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The Unwanted Fall Visitor

wolf spider

Fall is here, which means bright orange leaves, apple cider, the fall hiking spree–and spiders! As the weather cools, spiders will come through the cracks and crevices in your home seeking a warm environment.

Meet the wolf spider! In Northeast Ohio, the wolf spider is the most common spider. These little guys are smaller than two inches in diameter and will congregate around doors, windows, inside plants, basements, and garages.

Wolf spiders are runners; they don’t spin webs and they move quickly on long legs. Although their bite can cause irritation, they are not poisonous.

Wolf spiders are often confused with brown recluses. Both are similar in color, but brown recluses have a violin-shaped marking behind their head.

How to discourage the wolf spider: The best way to deal with spiders, as with any pest, is to be proactive rather than reactive. Before spiders become a problem, keep your house clean and your food properly stored away. If you reduce the number of bugs in your home, you will also reduce the number of spiders because the spiders depend on those bugs for food. Also, clean out your closets seasonally from the top shelf to the rear corner.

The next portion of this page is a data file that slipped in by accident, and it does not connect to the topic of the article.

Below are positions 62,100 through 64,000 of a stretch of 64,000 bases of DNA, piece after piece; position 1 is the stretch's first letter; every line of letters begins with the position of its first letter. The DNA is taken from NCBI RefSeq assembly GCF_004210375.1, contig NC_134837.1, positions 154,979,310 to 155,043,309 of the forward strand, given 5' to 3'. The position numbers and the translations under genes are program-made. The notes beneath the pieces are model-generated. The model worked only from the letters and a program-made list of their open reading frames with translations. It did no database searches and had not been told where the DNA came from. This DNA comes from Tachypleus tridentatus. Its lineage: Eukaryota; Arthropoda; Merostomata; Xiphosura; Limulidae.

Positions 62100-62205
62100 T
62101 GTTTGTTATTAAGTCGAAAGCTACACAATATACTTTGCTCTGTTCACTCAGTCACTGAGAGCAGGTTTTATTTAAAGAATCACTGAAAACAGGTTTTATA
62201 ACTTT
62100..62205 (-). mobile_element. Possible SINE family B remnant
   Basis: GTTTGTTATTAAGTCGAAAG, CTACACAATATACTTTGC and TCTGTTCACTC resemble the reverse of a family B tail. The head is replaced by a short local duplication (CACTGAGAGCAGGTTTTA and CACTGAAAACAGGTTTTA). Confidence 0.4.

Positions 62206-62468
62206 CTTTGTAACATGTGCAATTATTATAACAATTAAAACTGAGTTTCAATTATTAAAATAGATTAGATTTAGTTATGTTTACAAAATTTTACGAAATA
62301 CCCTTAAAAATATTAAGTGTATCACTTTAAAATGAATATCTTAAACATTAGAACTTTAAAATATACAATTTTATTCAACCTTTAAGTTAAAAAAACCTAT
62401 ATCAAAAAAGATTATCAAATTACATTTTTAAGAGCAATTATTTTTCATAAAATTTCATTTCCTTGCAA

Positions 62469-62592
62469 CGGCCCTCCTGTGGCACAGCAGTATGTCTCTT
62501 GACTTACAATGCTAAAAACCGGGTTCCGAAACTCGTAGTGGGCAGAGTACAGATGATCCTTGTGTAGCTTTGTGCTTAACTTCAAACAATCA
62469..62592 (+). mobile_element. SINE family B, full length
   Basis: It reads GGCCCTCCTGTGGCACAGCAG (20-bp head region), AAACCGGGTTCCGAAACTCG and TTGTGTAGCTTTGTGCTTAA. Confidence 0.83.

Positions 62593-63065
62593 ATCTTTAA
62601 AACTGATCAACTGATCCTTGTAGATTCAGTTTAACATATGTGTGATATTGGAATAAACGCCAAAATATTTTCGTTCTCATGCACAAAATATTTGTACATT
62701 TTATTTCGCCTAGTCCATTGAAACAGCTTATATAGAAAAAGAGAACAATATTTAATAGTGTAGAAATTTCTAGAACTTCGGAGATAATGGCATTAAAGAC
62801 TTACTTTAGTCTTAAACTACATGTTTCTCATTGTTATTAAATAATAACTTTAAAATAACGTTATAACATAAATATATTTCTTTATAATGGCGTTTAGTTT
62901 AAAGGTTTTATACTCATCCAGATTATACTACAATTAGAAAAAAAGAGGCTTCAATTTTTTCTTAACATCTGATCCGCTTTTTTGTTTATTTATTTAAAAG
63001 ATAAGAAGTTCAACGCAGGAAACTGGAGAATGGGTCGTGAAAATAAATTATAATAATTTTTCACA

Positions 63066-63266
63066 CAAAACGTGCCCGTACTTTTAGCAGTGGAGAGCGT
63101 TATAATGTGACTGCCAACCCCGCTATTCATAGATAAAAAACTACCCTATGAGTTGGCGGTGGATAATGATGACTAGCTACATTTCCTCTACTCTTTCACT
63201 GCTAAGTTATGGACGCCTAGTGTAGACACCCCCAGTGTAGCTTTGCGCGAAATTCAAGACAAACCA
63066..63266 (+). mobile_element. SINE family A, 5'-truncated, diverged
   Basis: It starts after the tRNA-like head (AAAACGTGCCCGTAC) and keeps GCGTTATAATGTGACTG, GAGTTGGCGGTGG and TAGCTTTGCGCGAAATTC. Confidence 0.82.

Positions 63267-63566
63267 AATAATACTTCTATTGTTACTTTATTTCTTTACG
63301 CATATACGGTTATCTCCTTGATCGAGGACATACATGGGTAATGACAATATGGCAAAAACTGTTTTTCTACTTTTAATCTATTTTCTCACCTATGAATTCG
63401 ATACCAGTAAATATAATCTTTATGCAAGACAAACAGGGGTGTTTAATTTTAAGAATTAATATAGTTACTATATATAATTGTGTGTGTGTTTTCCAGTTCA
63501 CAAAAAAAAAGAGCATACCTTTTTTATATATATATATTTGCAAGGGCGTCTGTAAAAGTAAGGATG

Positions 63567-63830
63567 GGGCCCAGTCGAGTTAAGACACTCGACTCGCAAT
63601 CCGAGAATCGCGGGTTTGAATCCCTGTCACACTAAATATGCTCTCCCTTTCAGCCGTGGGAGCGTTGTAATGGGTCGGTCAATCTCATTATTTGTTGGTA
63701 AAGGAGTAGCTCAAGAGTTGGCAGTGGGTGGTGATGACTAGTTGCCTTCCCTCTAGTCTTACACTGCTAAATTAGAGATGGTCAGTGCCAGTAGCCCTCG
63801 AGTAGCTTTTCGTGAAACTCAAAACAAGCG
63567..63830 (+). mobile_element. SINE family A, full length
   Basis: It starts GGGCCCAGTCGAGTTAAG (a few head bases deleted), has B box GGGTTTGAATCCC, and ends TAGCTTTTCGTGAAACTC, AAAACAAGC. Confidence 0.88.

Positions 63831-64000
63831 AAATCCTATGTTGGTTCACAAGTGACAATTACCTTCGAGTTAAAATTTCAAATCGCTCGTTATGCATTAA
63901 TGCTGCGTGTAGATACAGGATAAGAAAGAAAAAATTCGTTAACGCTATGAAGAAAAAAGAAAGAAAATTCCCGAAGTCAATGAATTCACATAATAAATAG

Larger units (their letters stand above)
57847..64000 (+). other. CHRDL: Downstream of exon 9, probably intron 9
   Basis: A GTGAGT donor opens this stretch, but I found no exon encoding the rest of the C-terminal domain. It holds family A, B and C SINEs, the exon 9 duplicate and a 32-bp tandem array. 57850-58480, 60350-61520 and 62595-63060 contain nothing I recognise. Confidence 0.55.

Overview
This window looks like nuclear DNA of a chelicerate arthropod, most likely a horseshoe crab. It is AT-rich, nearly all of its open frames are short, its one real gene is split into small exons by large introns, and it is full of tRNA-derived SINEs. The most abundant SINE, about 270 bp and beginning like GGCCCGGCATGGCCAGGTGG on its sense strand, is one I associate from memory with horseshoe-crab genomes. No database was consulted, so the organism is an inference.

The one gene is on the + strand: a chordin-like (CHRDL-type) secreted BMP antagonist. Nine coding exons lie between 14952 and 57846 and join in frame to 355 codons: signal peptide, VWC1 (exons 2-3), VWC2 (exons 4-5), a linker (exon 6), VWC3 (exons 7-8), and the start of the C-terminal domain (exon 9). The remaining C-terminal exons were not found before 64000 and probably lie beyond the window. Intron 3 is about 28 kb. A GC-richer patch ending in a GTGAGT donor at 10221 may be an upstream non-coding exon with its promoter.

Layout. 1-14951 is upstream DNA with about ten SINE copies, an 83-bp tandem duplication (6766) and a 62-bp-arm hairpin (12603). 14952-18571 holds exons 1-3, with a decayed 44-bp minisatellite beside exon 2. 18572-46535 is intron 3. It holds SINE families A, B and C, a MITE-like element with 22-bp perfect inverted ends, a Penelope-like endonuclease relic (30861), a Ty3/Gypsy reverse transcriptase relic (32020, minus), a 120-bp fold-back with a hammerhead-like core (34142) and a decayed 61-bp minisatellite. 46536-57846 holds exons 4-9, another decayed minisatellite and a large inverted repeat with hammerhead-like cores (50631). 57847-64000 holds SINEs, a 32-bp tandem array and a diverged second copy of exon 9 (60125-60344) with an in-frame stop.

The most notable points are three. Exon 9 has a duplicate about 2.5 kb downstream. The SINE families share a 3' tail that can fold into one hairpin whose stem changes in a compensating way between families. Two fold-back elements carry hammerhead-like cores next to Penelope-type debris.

If you have to take reactive measures to a spider invasion, apply a crack-and-crevice insect deterrent to the tiny compromises in your walls and headboards that the spiders are crawling through. Hide glue traps in dark, quiet corners–such as closets and pantries.

If these measures do not suffice, call Epcon Lane for any of your pest control needs.


Much thanks to the Entomology and Plant Pathology project of Oklahoma University, and